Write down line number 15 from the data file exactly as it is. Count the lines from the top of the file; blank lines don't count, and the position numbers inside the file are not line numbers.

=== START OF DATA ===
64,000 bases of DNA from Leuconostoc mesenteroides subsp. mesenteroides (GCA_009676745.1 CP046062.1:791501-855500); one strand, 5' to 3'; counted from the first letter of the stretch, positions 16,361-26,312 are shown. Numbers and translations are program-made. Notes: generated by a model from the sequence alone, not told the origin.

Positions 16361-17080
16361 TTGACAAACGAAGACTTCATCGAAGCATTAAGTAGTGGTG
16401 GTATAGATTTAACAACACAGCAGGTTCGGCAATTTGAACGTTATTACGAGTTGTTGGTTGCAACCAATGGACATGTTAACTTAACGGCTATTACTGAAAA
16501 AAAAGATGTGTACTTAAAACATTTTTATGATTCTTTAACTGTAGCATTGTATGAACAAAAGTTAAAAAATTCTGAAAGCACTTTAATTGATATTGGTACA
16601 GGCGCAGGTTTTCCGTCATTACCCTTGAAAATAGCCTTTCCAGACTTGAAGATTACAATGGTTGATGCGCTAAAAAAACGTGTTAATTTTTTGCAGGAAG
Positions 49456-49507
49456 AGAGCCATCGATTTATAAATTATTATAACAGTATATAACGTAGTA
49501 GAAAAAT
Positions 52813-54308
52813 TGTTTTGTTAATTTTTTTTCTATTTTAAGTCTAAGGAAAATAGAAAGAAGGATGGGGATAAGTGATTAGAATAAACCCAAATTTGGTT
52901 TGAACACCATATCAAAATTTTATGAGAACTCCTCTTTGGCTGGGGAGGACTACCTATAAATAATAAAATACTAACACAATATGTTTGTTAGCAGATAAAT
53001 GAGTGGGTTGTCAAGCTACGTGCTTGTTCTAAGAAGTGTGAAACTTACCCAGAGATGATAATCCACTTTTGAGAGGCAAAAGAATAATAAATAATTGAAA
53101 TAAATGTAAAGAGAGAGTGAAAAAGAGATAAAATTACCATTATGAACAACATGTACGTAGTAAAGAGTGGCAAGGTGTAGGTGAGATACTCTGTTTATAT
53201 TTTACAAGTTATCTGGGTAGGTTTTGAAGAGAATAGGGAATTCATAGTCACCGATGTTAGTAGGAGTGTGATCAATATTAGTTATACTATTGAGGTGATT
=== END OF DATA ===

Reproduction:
53201 TTTACAAGTTATCTGGGTAGGTTTTGAAGAGAATAGGGAATTCATAGTCACCGATGTTAGTAGGAGTGTGATCAATATTAGTTATACTATTGAGGTGATT